Today we're talking with Shelia (above right), a director at Thistle Farms, a graduate of our residential program, and a passionate advocate for victims and survivors of trafficking. Shelia has been busy getting ready for our National Conference June 9-11, and was excited to talk about our growing national network.
“At Thistle Farms, we’ve always been dedicated to helping women survivors recover and heal from trafficking, prostitution, and addiction by providing a safe place to live, a meaningful job, and a lifelong sisterhood of support. Together as a community, we're dedicated to challenging a culture that allows human beings to be bought and sold.
About ten years ago, we began an education program to share the best practices of our model. The Thistle National Network has inspired 33 communities in 25 states to replicate our long-term residential program for survivors. An additional 20 communities are in the development stages, with plans to open residences in the next two years. This is so exciting for us because it means that more of our sisters will receive the care they desperately need.
I graduated from Thistle Farms Residential, also known as 'Magdalene,' in 2007. As a trafficking survivor, I have devoted myself to prevention, intervention, and mentoring victims of human trafficking as they transition from being a victim to a survivor. I help show women that we are so much more than our worst stories. Walking with survivors through the long road of recovery and creating life-long relationships are important to the healing process.
I’ve had the opportunity to watch survivors graduate from high school, get their driver’s license, buy their first car, start college, find their first job... In my eyes, these are the little things. The big moments are when I get to witness forgiveness, compassion, survivors finding their voice and using it to advocate for themselves and others, trusting the community, and healing from the trauma that led us to the streets in the first place.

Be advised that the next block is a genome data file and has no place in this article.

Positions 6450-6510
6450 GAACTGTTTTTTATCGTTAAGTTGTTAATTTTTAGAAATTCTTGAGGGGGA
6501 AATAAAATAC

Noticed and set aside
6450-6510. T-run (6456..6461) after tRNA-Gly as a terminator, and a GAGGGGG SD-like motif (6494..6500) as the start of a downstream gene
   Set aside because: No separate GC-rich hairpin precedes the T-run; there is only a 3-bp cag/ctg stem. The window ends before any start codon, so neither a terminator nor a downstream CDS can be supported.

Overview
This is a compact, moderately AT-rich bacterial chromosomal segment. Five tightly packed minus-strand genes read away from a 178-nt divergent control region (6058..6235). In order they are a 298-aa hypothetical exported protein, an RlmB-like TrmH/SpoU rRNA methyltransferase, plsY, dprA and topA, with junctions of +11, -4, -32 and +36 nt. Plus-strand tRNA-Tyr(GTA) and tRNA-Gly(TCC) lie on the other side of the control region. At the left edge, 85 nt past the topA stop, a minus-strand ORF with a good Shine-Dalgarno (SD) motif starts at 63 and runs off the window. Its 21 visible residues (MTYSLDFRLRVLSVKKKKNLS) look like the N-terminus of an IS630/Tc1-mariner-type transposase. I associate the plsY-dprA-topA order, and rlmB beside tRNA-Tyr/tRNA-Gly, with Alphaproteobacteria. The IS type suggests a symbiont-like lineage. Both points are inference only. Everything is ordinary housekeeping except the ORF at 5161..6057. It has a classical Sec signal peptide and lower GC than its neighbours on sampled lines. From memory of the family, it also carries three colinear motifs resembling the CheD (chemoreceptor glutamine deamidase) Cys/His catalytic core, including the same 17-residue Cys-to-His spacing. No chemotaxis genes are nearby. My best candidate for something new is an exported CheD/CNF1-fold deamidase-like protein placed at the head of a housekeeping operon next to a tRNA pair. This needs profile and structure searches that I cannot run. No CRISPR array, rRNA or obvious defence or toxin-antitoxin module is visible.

One way to really encourage this community of support is to bring people together. In a few weeks, we will be hosting a national conference to equip professionals, advocates, survivors, and people hoping to begin restorative programs. Starting and growing an organization can be challenging. Our national conference has been designed to provide learning opportunities and support by looking to an underused resource: each other. We’ve brought together a roster of remarkable speakers who will share their best practices, and the deep wisdom they have learned in everything from strategy development to fundraising.
In this work, we need opportunities that help us to care for ourselves better and care for others better. Isolation and silence are just some of the reasons that trafficking thrives. Coming together, sharing our wisdom, our stories, and rekindling the fire in our bellies—these allow us to go forward and help more survivors in the radical name of Love.
I’m hoping you can join me in being a part of this remarkable community. You can learn more about our conference here. We hope to see you there."